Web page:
Yeah, I guess the way I handled that one was to bully the player back by invoking Let it Ride. To be fair, that happened in the first scene of the first session of my BW GMing experience. I’m grokking the rules better now, and don’t do that anymore.

Geez, I wish I could remember all the other situations where Let it Ride brought up questionable circumstances. There were a lot of them. What about examples 3 and 4? I know they’re invented scenarios, but they are representative of the kinds of issues I had run into in play. It’s always been, “Should I Let it Ride with new Ob modifiers?” and “Should I Let it Ride for this new test that’s similar yet significantly different from the original test?”

Doesn’t sounds like the first part of 1 was a test at all. There was nothing at stake, no risk of failure. In fact, it’s your responsibility as the GM to paint the world in sufficient detail so as to engage the players. Descriptions should be given freely and often so that the players may have their characters act decisively.

Spotting a secret door is a valid Perception test.

You’ll get a feel for LIR in play. Just keep playing!

  1. From your question it looks like you’re saying the player’s intent was to look around and then it changed to finding a secret door. But wasn’t the player’s intent to find the goblin all along? The intent and task remained the same.

If the original intend was just to scope out the nearby area, then that’s different. My next question is what luke said. What happens if he fails the Ob2?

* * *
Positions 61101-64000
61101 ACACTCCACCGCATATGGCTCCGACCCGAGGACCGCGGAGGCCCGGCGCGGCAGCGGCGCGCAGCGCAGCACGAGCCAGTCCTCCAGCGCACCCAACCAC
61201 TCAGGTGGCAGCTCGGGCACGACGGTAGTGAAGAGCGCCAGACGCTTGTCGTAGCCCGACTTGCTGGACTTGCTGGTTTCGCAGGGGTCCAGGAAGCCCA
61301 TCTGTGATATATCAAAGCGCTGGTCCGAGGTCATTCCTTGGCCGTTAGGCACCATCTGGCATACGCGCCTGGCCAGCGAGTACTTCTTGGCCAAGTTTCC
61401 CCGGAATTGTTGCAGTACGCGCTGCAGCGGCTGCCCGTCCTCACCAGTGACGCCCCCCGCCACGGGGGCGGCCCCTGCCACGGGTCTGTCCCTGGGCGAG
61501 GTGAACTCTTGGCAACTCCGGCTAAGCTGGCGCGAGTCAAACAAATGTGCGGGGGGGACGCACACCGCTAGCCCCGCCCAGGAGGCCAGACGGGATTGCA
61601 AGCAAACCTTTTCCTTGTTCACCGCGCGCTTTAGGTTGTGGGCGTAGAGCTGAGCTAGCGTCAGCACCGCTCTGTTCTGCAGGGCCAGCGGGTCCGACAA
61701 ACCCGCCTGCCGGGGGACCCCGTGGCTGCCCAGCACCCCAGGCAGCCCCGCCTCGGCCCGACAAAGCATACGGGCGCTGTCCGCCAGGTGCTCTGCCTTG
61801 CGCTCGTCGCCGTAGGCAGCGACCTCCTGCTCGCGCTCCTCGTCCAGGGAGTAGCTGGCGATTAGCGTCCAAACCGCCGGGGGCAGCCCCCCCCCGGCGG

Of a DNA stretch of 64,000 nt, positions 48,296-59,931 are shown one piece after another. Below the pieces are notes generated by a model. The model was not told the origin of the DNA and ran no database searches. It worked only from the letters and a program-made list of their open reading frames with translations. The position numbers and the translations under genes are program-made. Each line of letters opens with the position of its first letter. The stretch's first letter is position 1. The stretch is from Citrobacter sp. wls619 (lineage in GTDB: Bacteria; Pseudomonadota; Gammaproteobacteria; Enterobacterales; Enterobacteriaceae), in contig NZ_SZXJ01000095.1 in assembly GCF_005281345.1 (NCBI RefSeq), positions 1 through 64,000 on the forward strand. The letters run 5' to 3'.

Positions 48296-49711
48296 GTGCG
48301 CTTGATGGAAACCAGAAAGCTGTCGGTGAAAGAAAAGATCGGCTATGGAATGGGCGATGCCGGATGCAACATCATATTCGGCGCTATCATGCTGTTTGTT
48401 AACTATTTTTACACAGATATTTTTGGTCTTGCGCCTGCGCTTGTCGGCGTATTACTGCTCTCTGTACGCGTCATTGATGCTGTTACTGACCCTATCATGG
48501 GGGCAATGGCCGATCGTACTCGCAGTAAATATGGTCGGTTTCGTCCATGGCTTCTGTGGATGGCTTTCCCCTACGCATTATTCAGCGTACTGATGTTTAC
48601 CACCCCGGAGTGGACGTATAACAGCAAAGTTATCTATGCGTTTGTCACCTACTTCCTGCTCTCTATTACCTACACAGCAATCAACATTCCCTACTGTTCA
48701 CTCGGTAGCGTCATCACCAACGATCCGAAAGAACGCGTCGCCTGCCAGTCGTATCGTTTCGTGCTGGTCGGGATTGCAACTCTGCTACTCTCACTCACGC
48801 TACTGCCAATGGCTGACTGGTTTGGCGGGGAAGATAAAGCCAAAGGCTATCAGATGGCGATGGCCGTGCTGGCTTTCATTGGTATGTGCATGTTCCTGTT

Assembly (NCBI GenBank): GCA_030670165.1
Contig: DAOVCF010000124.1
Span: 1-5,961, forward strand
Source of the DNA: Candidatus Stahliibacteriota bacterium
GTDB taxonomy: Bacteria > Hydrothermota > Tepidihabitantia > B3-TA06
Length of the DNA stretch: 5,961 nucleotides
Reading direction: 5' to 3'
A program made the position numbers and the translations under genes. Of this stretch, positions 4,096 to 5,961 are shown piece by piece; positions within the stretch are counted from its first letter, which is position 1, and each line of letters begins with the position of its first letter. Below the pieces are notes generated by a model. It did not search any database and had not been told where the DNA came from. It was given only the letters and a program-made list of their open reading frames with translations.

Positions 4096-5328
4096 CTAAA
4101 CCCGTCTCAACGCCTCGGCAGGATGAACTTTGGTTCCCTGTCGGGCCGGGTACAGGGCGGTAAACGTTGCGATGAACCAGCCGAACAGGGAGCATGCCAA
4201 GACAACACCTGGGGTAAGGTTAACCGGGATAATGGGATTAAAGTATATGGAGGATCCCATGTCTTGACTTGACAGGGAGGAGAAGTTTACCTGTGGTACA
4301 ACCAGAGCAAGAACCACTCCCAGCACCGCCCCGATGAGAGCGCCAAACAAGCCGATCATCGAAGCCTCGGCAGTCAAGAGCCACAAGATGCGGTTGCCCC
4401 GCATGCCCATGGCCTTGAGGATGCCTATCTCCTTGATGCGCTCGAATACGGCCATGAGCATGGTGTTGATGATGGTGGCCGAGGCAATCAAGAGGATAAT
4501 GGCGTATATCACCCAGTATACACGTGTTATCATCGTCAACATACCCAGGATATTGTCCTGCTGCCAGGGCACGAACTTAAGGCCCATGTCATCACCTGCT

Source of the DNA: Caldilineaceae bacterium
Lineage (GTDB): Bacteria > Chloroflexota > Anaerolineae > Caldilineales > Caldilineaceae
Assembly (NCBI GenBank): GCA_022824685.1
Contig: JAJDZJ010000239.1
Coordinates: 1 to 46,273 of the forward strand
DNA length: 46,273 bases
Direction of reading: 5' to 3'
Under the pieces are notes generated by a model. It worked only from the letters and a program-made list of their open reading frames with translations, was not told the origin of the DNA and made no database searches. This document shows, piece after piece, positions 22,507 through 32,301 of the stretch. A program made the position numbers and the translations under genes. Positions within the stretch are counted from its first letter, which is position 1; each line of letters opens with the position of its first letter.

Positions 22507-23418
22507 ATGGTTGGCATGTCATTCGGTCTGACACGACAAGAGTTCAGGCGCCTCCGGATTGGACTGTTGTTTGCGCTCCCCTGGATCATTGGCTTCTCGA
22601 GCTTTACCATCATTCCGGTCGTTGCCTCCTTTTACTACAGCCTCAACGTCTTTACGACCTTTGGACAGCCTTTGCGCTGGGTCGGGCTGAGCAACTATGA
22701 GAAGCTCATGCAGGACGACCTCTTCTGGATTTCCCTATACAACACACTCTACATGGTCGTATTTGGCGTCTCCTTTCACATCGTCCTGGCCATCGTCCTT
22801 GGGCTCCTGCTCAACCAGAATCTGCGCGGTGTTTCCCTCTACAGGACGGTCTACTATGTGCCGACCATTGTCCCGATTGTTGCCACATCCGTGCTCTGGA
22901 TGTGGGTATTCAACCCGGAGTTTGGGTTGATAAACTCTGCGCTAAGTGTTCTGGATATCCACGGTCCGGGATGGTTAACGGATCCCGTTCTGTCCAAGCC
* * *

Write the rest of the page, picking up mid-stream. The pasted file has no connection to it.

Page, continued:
Finding the secret door could then become a new intent, but again what does failure look like? and is he looking for a door or a goblin?

Just for fun, or is there an intent here?

  1. Likewise for graduated tests. Say a PC manages to disengage in a Fight in the night, and assesses for an escape route. It’s pitch-black, so the hefty Ob penalties negate the couple of successes he rolled. So, he lights a fire. Should he be allowed to test again? Or should his previous result be used, with the lessened Ob penalty taken into account?

Umm…hypotheticals are always so evil. Why is the GM calling for a test here?

Player: I look for a way out!
GM: Well, its pitch black down here. That’s going to be a an Ob7 Perception test and if you fail…[insert failure result here].

Hint: Failure result should not be “you will have to try again.”

About your hypothetical situation, these are my thoughts.

You don’t test Stealthy to avoid one guard. You test Stealthy because you want something from the story and the game master thinks something ugly to your “character” but fun for you two, players, could happen if “he” fails. What was the Intent? If your Intent is, y’know, to infiltrate the manor, and you are success, well, then you are there. So you have a different situation now. I think you should advance the action to a point when something different and interesting happen.

About your other hypothetical, Let in Ride don’t apply in Fights, but you should try not to contradict previously established facts. In this specific case, I think the player should be able to try again. But outside a Fight, no, the player can’t try again. The situation is very different now (because he failed and you introduced a “twist” in the story). If he wanted to light a fire, he should have said so before. It’s too late now, because something new has happened. What is that? What was the risk?